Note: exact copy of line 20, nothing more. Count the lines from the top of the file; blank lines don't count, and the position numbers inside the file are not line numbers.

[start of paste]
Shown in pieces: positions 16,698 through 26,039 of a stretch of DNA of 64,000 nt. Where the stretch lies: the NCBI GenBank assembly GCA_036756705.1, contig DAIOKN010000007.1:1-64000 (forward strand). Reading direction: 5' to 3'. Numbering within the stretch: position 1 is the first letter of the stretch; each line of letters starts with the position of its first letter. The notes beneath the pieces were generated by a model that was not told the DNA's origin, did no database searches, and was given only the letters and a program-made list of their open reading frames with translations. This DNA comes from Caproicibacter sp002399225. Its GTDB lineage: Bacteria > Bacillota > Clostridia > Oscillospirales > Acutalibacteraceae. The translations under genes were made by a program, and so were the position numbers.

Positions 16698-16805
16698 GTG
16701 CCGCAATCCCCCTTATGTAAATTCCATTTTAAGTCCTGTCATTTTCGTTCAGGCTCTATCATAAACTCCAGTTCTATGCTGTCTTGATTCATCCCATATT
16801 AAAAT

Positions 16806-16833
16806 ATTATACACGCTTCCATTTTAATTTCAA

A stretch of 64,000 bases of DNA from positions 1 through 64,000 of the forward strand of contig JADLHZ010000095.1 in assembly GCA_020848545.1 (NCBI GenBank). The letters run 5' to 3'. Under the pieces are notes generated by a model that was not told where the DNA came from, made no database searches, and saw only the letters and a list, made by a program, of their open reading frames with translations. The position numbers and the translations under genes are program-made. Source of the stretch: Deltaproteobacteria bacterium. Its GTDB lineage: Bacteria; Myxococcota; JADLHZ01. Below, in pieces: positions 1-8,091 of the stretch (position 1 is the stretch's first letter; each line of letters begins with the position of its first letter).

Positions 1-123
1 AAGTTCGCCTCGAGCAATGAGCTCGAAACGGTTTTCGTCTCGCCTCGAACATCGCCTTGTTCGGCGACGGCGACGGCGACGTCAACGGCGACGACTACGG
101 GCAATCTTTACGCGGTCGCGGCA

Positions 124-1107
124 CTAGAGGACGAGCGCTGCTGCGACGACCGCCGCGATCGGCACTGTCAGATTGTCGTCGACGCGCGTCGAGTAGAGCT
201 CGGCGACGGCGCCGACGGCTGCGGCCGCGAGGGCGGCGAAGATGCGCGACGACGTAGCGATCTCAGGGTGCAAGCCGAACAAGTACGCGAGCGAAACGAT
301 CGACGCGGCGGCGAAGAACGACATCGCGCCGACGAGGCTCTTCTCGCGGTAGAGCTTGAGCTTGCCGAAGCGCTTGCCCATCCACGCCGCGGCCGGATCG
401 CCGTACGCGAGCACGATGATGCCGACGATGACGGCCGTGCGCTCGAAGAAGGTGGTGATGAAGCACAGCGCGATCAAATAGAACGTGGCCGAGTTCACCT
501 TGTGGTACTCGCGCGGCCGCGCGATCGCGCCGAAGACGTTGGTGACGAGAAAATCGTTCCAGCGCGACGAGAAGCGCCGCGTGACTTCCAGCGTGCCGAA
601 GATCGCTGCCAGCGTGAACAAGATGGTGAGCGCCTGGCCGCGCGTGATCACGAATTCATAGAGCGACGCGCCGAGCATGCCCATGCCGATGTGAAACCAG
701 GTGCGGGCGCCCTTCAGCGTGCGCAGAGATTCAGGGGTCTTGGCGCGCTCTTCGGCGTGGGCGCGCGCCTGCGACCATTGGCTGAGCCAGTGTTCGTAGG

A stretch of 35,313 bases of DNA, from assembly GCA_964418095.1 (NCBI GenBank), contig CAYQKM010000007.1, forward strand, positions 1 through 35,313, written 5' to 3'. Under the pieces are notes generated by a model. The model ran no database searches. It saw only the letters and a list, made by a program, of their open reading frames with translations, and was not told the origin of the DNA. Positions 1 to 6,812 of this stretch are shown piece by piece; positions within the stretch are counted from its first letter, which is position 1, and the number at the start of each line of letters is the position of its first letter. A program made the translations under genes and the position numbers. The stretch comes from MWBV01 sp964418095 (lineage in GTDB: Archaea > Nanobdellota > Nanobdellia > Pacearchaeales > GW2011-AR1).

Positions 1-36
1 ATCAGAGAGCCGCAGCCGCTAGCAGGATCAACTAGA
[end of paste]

A stretch of 35,313 bases of DNA, from assembly GCA_964418095.1 (NCBI GenBank), contig CAYQKM010000007.1, forward strand, positions 1 through 35,313, written 5' to 3'. Under the pieces are notes generated by a model. The model ran no database searches. It saw only the letters and a list, made by a program, of their open reading frames with translations, and was not told the origin of the DNA. Positions 1 to 6,812 of this stretch are shown piece by piece; positions within the stretch are counted from its first letter, which is position 1, and the number at the start of each line of letters is the position of its first letter. A program made the translations under genes and the position numbers. The stretch comes from MWBV01 sp964418095 (lineage in GTDB: Archaea > Nanobdellota > Nanobdellia > Pacearchaeales > GW2011-AR1).